We thought we would start with the basic tourist stuff, spelled WAT, and see if we can get our bearings to wander the city tomorrow and the next day. At the suggestion of the hotel clerk we took the sky train to the river and then boarded a river boat to the dock closest to the Royal Palace.
There is a demonstration planned for today and the hotel guy thought the traffic would be tied up and the best way into town would be above street level and on the water. Neither of which is likely to be affected by the large crowds expected to gather to protest the new amnesty law being debated that would allow politicians from a previous government to come back from exile without punishment.
We found the tourists. Every tourist present in Bangkok is at the Royal Palace. I have a sneaking suspicion it is like this every day, much the same as the Forbidden City in Beijing. We should have learned from that experience and arrived right at opening. I think the crowds would have been less. The first 300M of the route has a person standing or moving on every square meter. There is a chance to divert from the obvious path and Debbie and I take the alternate route. It is much quieter and we can move along at our speed and take in the sites. This palace and its grounds are the center piece of Thailand’s monuments and it is easy to see why. The detail and ornateness is mind boggling. The Thai people have also understood that maintenance is very important to the life of this national monument. This is something that we will see all day long as we visit other wats.
There are very strict rules on what can be worn in the Royal Palace compound. Debbie had on long shorts but they were not long enough for the regulations. She had to borrow a sarong from the textile museum before we could proceed to the ticket booth. As I stood waiting, one lady had an argument with the guard because he said to her a scarf draped over her shoulders was not acceptable, she must obtain a shirt from the clothing distributor. I do not know why she thought arguing will change the situation; she is not going to win.
After departing an area far too crowded for our liking we create our own route that allows us to see some wats (temples) I had marked of interest in my pre-trip research. Every one we stopped at was very well maintained and extremely detailed. There is a lot of gold glittering but I think a good majority is paint not gold or gold leaf as is claimed in Myanmar. The places are for the most part active places of worship and they are very impressive indeed.
The oddest thing about today is the protest. Debbie and I had discussed that if we ran into any masses of humanity gathering on the street we would head in a different direction. Unfortunately, a couple of times when we head in the direction of this place or the next we have to cross an area where protesters are gathering. The first time it was an impromptu gathering right near the Royal Palace. We walk through the edge of the crowd at double time. There are only a couple of hundred people and it all seemed rather peaceful.
The second time we cross paths with the gathering mass is passing by Democracy Square. We later find out this is the spot where the protest is to be. Again we skirt the edge of the group and double time it. Once passed we think we are in the clear and continue our journey to the new palace. The new palace is in an area where a good lot of government buildings are. We cross a canal, on the other side is coils and coils of ribbon wire. It looks pretty scary. Just beyond the ribbon wire is a policeman peering over a tall concrete barrier. I thought this odd and assumed it was some sort of military establishment beyond and it required some sort of special protection. We walk the block and as we approach the next intersection there is more ribbon wire, more concrete barriers and an entire phalanx of police dressed in riot gear with shields propped on the concrete. The first intersection was scary but this is down right intimidating.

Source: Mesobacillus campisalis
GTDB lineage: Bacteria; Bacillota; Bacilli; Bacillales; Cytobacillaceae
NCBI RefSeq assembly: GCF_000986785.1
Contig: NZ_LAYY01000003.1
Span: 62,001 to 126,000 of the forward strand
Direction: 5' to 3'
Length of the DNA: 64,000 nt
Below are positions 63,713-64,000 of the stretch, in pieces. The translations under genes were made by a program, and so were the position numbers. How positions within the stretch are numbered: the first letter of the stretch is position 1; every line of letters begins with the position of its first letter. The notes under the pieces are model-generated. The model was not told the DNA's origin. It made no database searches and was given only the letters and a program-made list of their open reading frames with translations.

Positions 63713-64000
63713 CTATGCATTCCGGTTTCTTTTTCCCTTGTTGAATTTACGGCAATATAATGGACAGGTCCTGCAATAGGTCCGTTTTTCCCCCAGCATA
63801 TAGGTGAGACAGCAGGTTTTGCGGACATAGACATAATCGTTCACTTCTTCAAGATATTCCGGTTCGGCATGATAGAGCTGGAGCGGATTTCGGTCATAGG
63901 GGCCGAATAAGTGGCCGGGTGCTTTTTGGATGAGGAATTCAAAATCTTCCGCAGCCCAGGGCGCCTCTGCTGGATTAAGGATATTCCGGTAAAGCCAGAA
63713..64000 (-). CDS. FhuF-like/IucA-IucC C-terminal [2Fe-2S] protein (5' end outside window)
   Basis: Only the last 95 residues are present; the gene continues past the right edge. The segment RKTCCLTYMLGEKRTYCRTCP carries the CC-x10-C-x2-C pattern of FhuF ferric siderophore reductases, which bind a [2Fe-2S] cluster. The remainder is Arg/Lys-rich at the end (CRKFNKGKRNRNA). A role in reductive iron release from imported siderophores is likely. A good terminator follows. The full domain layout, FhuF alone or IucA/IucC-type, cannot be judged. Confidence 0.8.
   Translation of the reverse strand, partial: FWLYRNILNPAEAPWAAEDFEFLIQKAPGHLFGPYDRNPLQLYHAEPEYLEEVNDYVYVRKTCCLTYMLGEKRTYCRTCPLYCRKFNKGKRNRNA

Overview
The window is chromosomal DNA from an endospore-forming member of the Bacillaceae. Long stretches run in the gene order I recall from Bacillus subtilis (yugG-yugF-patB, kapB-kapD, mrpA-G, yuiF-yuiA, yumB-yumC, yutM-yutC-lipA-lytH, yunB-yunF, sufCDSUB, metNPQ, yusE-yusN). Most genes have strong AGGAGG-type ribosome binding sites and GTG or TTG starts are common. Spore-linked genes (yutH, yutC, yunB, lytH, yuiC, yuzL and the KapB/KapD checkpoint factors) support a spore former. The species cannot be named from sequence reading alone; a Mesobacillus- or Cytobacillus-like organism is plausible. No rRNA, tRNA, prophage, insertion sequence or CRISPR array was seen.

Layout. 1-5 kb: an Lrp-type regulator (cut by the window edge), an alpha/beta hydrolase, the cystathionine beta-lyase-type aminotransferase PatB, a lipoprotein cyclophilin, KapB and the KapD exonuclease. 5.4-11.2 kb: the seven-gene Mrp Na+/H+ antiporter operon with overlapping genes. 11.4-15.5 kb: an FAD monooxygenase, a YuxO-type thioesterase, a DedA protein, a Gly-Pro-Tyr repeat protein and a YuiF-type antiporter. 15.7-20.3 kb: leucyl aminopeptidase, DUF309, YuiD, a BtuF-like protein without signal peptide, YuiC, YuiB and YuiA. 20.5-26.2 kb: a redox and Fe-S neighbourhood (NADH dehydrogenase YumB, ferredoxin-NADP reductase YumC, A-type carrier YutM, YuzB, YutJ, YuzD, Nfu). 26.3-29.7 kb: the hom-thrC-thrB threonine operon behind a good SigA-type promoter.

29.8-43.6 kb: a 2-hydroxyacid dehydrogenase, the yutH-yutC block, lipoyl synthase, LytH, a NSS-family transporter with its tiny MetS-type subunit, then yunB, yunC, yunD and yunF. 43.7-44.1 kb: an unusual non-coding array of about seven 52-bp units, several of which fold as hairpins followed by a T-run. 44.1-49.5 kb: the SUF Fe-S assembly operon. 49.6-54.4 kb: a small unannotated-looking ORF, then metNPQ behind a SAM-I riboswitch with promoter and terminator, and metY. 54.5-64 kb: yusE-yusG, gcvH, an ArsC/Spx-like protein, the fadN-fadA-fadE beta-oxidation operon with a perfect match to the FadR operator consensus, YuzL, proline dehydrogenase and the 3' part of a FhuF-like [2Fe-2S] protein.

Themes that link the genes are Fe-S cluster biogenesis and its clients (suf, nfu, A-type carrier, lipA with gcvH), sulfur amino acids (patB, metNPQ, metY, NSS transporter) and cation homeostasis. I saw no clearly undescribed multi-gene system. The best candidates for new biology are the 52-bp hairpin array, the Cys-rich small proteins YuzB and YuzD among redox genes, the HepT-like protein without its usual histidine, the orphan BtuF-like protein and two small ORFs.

Each street we pass has the same setup. We realize if the protesters start to move this is the street they will follow, it is the government buildings they will head for and these guys dressed in blue are the ones here to protect them. We arrive at the corner we must turn on to get to the new palace and it is blocked by yet another wall of concrete and police. I ask one of the officers if the palace is down this road and he says yes, yes go ahead. Both of us thought it strange we should be let in behind police lines but in we go thinking if we put enough distance between the barrier and us we would be safe. The palace is closed on Mondays, which we did not realize and walked a long way for nothing.
So we walk in the direction opposite to the street of potential danger. The blocks are very long and it is not possible to see from one intersection to the other. As we get to the end of the block we start seeing more police vehicles. There is a barricade protecting the other end of the street in case a riot is started on the street parallel. Debbie and I realize we have just passed through a DMZ. Never been in one of those and as we did not know we were in one it wasn’t even scary.
Our next destination, the marble temple, is also in another DMZ on the next street over. The wat is faced with imported Italian marble, quite beautiful and I would imagine quite expensive. We get there as soon as we can, rush through not giving it the time it deserves and again try to head in a direction not likely to be involved in any trouble.
Wats till the end, with a little DMZ thrown in. We intend to take a Tuk Tuk back to the hotel but Debbie looks at the map and realizes we are within walking distance and we hoof it back to a room with AC and a spot to lay prone. There is one more wat to see and that should be it for the next two days.